I've made this before from Anne's blog and its been the best recipe so far I've tried so here is it again. According to her, its from Åsa Swanberg The Swedish Cinnamon Buns is different in that it has no sugar glaze and you add ground cardamon to it. You'll find it quite different and the topping is pearl sugar, sorta of like little bits of hard sugar which is common here. If you can't find it, just sprinkle some raw sugar instead. I've scaled down from the original recipe.
40 g fresh yeast
250 ml finger-warm milk
100g raw or muscovado sugar
75 g butter, softened
1/2 teaspoon salt
1 teaspoon ground cardamom
40 g butter, softened
raw or muscovado sugar
Egg wash with 1 egg, beaten with 1/2 tsp water, and a tiny pinch of salt
- Heat up the milk gently, it should be finger-warm and not too hot else your fresh yeast will not work well.
- Crumble the yeast into a mixing bowl, add the milk gradually and stir until the yeast is dissolved.
- Add 250g of the flour and the egg. Leave to proof, covered, for one hour.
- Add the rest of the ingredients; flour, sugar, salt, cardamom and butter. Work into a smooth and silky dough. Adjust with a bit more flour if the dough is too sticky. You should end up with a pretty soft dough, but still able to handle without it sticking to your fingers.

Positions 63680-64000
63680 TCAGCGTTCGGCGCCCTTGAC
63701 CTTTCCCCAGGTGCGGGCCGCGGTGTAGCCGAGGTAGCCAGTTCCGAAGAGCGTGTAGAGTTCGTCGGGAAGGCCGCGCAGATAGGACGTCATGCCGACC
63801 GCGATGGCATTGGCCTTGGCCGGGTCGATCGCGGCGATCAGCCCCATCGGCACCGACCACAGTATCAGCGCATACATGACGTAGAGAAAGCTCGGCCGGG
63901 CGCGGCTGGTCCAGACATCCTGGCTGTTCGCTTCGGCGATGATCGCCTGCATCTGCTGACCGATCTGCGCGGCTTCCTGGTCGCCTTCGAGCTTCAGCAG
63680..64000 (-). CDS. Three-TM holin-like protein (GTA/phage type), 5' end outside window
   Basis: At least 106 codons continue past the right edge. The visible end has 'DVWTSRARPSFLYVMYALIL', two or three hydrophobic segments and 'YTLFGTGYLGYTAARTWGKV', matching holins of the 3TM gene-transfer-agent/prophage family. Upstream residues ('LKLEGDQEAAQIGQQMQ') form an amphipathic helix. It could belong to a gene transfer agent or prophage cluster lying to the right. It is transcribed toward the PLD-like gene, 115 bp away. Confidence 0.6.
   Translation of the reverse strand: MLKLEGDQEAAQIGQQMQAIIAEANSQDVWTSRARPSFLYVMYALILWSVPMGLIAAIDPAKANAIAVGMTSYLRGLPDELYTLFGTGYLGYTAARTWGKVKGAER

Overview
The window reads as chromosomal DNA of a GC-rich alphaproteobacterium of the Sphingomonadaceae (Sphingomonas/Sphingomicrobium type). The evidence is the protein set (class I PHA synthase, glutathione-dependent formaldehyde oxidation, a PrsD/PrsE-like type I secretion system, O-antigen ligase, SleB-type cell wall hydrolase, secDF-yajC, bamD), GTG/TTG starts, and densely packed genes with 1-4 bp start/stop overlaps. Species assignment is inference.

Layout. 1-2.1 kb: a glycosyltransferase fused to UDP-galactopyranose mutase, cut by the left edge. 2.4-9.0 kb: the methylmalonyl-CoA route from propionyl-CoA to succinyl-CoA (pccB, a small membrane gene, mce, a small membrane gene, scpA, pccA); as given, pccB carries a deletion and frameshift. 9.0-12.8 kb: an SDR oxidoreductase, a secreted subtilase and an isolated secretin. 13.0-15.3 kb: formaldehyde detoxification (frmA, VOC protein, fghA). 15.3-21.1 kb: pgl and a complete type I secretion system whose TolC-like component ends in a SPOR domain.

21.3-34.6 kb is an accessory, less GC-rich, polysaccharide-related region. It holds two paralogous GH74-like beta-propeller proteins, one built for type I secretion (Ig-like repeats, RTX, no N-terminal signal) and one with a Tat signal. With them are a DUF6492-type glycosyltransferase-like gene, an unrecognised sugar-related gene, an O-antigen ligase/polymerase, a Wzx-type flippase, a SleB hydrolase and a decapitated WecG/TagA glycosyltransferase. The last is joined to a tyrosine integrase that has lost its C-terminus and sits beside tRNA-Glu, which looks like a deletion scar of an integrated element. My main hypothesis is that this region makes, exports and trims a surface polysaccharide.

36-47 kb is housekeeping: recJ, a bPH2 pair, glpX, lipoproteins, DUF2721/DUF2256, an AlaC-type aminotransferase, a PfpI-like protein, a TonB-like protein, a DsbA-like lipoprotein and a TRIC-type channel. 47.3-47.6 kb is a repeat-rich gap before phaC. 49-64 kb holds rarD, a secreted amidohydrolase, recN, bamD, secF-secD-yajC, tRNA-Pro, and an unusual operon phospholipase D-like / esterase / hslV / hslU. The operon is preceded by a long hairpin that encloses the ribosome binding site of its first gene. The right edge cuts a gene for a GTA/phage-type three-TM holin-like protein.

- Transfer the dough to a clean bowl, cover and leave to proof for 30 minutes.
- Divide the dough into two. Roll out each part to a large rectangle. You will be rolling up the dough along the longer side of the rectangle.
- I find it easier to first mix the sugar and cinnamon together in a small bowl, then butter up the rectangular dough, sort of like how you will butter up your bread. Sprinkle the sugar/cinnamon mixture over evenly.
- Roll each rectangle into a tight roll, starting at the long edge, and cut each roll into about 10 pieces. Place each piece in a paper cupcake or muffin cup, cover and leave to proof for 30 minutes.
- Brush the buns carefully with the eggwash and finally, sprinkle the pearl sugar over each bun.
- Bake at 250°C for around 10 minutes., watching it closely at around 8 minutes or until they're beautifully brown like this: